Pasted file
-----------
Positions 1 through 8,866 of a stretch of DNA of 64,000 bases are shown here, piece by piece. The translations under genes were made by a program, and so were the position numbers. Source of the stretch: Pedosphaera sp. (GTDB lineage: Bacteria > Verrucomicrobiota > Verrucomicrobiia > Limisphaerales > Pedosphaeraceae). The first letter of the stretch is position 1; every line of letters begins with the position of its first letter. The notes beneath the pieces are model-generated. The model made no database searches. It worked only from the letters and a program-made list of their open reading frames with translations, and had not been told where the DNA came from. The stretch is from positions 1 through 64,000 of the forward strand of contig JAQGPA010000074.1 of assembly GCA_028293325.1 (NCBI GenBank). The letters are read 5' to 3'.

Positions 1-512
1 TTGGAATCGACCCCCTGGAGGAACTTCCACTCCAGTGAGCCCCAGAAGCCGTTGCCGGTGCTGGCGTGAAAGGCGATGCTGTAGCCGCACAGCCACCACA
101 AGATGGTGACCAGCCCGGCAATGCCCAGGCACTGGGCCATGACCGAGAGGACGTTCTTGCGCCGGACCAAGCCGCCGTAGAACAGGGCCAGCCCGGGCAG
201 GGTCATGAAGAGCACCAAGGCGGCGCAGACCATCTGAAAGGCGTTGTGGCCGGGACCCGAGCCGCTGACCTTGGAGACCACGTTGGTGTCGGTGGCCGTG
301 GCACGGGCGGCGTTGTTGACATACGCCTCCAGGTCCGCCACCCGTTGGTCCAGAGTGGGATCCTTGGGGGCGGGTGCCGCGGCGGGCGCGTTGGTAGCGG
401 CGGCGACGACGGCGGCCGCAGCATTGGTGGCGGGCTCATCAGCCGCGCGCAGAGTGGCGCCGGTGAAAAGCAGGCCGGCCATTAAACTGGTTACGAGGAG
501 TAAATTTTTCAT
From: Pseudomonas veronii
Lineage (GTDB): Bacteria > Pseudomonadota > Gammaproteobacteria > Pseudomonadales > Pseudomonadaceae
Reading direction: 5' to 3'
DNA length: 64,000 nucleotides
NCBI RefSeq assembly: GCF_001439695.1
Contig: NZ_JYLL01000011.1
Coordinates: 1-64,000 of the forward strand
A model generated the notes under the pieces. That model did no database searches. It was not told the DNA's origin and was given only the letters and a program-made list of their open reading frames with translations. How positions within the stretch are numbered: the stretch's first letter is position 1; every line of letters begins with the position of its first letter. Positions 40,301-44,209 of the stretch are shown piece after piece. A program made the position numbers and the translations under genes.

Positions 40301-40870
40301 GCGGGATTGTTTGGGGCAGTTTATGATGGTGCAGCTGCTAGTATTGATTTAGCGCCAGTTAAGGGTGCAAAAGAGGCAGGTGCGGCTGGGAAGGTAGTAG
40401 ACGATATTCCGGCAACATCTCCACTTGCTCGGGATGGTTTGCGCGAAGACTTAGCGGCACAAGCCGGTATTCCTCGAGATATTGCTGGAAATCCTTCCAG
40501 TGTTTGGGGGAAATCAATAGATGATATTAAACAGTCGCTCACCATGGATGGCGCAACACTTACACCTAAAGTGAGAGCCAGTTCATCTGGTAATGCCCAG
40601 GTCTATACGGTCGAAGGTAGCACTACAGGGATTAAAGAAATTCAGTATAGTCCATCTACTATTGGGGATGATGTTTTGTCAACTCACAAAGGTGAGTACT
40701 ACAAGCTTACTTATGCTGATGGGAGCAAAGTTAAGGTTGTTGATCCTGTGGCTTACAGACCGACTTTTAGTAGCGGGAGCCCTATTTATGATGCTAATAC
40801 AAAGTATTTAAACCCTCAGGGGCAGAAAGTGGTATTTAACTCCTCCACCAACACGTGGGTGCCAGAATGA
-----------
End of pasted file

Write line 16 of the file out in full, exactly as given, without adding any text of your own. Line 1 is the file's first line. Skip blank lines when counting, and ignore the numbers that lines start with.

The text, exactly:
A model generated the notes under the pieces. That model did no database searches. It was not told the DNA's origin and was given only the letters and a program-made list of their open reading frames with translations. How positions within the stretch are numbered: the stretch's first letter is position 1; every line of letters begins with the position of its first letter. Positions 40,301-44,209 of the stretch are shown piece after piece. A program made the position numbers and the translations under genes.